Rated: R for language, a disturbing image, brief sexuality and drug use. Reviewed by: Jim Release date: February 12, 2016 Released by: Roadside Attractions
A prickly if pointed fictionalized tale of manic depression from afflicted, if medicated Paul Dalio (an acolyte of Spike Lee, an executive producer here) is Valentine's Day cinematic counter programming that proves there might be a silver lining in Kate Holmes's film career (if you consider films like The Giver and Jack and Jill).
Not that Touched With Fire (drawn exuberantly from Kay Redfield Jamison's tome) has trouble embracing the highs and lows of love, madness, and being on the up-and-up with the filmmaker's personal dealings with the illness influencing the characters of Holmes - Carla, a published poet, and Luke Kirby's uninhibitedly, artistic Marco, a poetry slammer.
They meet cute at a mental facility - Carla more voluntarily than Marco - and open up to one another which leads to her sharing his frenzied éclat to live in his imaginative clarity. While an unhealthy psychological reliance begins to thrive.
To the consternation of Marco's father (an anguished Griffin Dunne) and Carla's parents (filled with inquietude by Christine Lahti and Bruce Altman) a mutual heedlessness after discharge has them (partially involuntarily) living in the fast lane. Then circumstances warily causes an about-face to get the necessary surveillance though more obstacles and accountability are certainly forthcoming.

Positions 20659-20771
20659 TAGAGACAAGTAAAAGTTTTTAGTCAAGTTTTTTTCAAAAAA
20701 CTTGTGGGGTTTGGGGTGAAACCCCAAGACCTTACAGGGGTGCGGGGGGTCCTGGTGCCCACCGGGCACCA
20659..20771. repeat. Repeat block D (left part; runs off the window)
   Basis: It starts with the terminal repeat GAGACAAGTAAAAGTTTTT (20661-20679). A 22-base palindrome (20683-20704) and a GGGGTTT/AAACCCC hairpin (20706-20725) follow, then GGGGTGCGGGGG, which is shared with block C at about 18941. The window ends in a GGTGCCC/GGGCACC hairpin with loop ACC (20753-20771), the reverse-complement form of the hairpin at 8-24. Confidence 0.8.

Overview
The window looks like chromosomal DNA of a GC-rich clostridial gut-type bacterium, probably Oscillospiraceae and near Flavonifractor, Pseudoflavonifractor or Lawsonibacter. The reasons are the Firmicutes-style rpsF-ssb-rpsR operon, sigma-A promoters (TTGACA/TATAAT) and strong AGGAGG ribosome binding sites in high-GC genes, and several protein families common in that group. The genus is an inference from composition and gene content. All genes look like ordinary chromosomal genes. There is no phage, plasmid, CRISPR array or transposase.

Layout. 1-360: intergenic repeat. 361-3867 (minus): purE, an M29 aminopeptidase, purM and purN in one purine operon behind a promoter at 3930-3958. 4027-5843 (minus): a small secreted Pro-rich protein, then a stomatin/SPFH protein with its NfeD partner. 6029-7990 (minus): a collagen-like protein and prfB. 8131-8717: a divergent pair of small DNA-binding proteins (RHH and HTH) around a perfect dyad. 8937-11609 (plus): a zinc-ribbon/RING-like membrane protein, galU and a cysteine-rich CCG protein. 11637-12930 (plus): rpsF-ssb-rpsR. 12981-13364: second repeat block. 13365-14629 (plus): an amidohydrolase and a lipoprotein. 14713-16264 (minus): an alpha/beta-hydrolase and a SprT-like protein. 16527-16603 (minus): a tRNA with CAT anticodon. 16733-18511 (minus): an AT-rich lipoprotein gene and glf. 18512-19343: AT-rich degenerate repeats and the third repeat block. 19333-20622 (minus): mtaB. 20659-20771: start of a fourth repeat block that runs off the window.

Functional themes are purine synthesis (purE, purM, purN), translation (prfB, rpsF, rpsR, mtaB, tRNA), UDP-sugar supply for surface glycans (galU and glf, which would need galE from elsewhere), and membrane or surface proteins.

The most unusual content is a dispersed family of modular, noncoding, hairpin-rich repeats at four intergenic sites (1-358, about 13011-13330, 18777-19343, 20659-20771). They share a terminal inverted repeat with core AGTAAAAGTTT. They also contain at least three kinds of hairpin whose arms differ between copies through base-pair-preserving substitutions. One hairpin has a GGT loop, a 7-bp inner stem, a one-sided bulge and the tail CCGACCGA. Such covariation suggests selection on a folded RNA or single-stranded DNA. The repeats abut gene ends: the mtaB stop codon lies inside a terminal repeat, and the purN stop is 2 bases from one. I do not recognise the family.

Older cineastes may see a little of early Blake Edwards here or much more recently David O. Russell, but Dalio doesn't aim to pigeonhole its characterizations or subject matter to some kind of specious elevation even if the lovers milieu has a retro familial feel. More likely, this restrained depiction isn't really that marvelous of a lovelorn melodrama - for example in tackling the quality of Marco's creativity even before he and Carla dismiss their pharmaceutical controls.
Touched With Fire (renamed from Mania Days) gives the filmmaker (perhaps with a special marketing agenda) a cameo and a chance to experimentally evince niceties of expression and meaning that honestly motivates his performers, notably Holmes with a certain poise and grit not really that present than the equally modestly-budgeted of Pieces of April or even in supporting stances like Wonder Boys. Even so, the result will likely be stifled by its carefully variegated sensibilities and could be a little off-putting to depressives and those handling their ever-changing states of disorder.
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